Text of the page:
Marco Finardi, from the Italian province of Cremona, had been a graphic designer for 20 years when he decided to change gears and become an artisan. Uniting his passion for pipes, woodwork and traditional shaving accoutrements, Finardi created the Marfin brand in 2012, specializing in handcrafted men’s shaving products. His badger hair brushes and razors have garnered an international following. (WHERE TO BUY: Cardano Club , Marfin)
BACO contributor Claire Giangrave interviewed Finardi to get his own thoughts on his craft and his brand’s remarkable success.
How did you come up with your shaving brushes?
One evening, as I looked at my tobacco pipe collection, I came up with the idea of putting some Silvertip badger hair in the bowl of a pipe. That’s how I invented my first shaving brushes. My wife started sending pictures of my brushes around and people liked them. In a few weeks I began receiving inquiries and even purchase orders.
Aren’t all shaving brushes practically the same?
Every Marfin brush is an absolutely unique product that cannot be reproduced. I like having things that only I can possess. I wanted to offer to people who shared my passion for traditional shaving a product that is completely unique and created exclusively for them. My clients are not afraid of running into their same brush in someone else’s home. It’s one of a kind.
How do you square traditional artisanal quality with modern society?
Even when I was a graphic designer, I was an artisan. But my tools were computers, laser machines and printers, and I really wanted to revert to the pure artisan. I strongly believe in real artisanship, especially in the Italian tradition of creating objects that express a unique taste and are envied all over the world.
Unfortunately the Italian artisan is a dying breed. Both the artisanal profession and its characteristic know-how are disappearing as fewer and fewer young people enter this field. A few like me are trying to rediscover the pleasure of true artisanship. For me it is a unique satisfaction.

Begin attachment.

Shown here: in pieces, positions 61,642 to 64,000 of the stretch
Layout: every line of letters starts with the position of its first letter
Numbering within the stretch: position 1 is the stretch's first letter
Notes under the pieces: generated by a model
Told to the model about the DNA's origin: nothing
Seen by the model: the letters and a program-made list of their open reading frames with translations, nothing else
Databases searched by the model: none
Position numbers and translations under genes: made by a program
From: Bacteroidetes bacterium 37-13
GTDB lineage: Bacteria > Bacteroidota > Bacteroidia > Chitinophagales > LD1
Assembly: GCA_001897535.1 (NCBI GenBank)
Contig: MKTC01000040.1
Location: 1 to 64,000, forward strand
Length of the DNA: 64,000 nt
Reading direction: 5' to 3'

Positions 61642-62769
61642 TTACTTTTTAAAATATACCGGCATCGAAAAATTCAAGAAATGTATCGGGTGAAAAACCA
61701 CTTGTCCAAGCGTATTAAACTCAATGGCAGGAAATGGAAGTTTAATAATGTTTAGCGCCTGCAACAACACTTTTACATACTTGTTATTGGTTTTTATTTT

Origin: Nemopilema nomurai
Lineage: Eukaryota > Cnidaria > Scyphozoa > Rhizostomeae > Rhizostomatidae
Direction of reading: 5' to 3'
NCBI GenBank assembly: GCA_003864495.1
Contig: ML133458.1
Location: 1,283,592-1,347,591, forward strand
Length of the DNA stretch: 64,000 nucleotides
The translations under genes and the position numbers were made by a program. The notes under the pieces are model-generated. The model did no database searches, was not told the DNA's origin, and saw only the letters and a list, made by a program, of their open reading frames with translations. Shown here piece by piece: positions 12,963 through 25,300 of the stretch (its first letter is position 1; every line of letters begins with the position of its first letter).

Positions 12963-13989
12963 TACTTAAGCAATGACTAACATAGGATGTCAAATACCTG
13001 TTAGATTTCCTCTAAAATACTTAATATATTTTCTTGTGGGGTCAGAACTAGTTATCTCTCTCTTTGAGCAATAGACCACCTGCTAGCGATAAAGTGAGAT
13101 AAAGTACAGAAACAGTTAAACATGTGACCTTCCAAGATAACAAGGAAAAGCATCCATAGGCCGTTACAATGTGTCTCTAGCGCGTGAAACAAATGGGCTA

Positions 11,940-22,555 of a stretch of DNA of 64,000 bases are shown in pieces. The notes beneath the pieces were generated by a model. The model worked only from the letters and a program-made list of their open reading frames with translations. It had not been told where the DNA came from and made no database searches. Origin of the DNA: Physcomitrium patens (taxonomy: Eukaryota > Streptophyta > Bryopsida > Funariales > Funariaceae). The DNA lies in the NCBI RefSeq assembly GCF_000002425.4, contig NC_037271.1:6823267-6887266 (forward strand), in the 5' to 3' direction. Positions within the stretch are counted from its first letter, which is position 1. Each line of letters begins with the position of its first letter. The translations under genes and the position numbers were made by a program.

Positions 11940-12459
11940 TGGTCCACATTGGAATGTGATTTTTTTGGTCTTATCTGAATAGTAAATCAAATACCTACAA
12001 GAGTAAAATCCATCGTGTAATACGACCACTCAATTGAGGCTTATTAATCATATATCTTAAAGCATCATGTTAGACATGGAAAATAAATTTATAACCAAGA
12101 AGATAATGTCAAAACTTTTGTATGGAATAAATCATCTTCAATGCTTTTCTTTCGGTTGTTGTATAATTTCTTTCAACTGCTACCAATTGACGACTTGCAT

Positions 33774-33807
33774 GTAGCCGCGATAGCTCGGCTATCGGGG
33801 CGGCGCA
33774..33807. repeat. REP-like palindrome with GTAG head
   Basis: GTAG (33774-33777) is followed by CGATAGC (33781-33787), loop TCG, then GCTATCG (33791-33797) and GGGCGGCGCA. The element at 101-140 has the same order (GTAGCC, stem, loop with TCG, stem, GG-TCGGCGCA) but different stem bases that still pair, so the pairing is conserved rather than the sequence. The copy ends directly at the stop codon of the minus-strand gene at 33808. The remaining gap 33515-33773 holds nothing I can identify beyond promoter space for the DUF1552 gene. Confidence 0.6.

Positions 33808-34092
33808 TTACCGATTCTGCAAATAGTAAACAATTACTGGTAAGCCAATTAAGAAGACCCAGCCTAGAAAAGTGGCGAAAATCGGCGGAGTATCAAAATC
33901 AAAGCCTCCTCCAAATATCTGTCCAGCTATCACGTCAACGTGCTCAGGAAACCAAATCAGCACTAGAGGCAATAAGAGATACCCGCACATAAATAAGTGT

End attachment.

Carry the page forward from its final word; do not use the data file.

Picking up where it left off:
What is involved in making one of your brushes?
The process is both easy and complicated. You begin with the highest quality Italian briarwood. I don’t use cross cuts but only the plateau, or half-moons, which is the finest part of the briarwood.
Once I have the plateau in hand I study it and depending on the variations of the grain in the wood I choose how I want to create my brush handle. I cut the wood and begin to work with polishes, rasps and emery cloths. This process can last up to four hours.
I color the handle the same way you would color a tobacco pipe, that is, with natural pigments. I then soak the handle in citrus incensed Tung Oil, one of the few truly organic oils left. After two weeks I polish it with pure Carnauba wax.
Where do you draw inspiration for your work?
The principal inspiration comes from the wood itself. I look at the shape, the veins and the variations in the wood. Often I have some shapes in mind. I prefer sinuous and natural shapes and I don’t like canonical shapes.
You have to stand out.
WHERE TO BUY: Cardano Club
ISSUE NO. 23 The Barber Shop Revival: THE EDITOR’s EXPERIENCE: Antica Barbieria Colla, Cedes: High-End Accessories for Gentlemen, PRORASIO: A Modern Spin on the Old Barber, Marco Finardi of Marfin: Opting for the Artisan Life , Al Pascia': Pipes to Leather Goods , F. Hammann 1864’s 5th Generation